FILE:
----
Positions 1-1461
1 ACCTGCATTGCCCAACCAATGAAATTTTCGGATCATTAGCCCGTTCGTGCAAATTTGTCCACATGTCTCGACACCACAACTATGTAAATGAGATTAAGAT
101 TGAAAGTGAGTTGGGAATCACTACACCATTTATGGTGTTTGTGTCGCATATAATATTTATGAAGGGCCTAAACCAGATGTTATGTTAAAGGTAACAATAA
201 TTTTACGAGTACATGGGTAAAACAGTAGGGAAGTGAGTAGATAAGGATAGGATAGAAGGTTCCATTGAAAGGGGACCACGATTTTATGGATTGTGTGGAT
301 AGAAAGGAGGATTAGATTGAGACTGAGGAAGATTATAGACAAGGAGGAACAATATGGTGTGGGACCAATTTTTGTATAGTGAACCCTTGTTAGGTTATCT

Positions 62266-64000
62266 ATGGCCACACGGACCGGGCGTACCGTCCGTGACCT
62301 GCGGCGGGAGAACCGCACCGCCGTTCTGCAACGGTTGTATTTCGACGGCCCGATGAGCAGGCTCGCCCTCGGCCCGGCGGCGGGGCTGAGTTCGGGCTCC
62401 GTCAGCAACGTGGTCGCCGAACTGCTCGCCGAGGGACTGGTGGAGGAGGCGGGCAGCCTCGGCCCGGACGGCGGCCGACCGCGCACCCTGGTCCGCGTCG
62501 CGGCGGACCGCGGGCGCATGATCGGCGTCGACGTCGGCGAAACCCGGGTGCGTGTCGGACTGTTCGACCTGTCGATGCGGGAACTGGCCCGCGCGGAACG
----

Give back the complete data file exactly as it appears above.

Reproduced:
Positions 1-1461
1 ACCTGCATTGCCCAACCAATGAAATTTTCGGATCATTAGCCCGTTCGTGCAAATTTGTCCACATGTCTCGACACCACAACTATGTAAATGAGATTAAGAT
101 TGAAAGTGAGTTGGGAATCACTACACCATTTATGGTGTTTGTGTCGCATATAATATTTATGAAGGGCCTAAACCAGATGTTATGTTAAAGGTAACAATAA
201 TTTTACGAGTACATGGGTAAAACAGTAGGGAAGTGAGTAGATAAGGATAGGATAGAAGGTTCCATTGAAAGGGGACCACGATTTTATGGATTGTGTGGAT
301 AGAAAGGAGGATTAGATTGAGACTGAGGAAGATTATAGACAAGGAGGAACAATATGGTGTGGGACCAATTTTTGTATAGTGAACCCTTGTTAGGTTATCT

Positions 62266-64000
62266 ATGGCCACACGGACCGGGCGTACCGTCCGTGACCT
62301 GCGGCGGGAGAACCGCACCGCCGTTCTGCAACGGTTGTATTTCGACGGCCCGATGAGCAGGCTCGCCCTCGGCCCGGCGGCGGGGCTGAGTTCGGGCTCC
62401 GTCAGCAACGTGGTCGCCGAACTGCTCGCCGAGGGACTGGTGGAGGAGGCGGGCAGCCTCGGCCCGGACGGCGGCCGACCGCGCACCCTGGTCCGCGTCG
62501 CGGCGGACCGCGGGCGCATGATCGGCGTCGACGTCGGCGAAACCCGGGTGCGTGTCGGACTGTTCGACCTGTCGATGCGGGAACTGGCCCGCGCGGAACG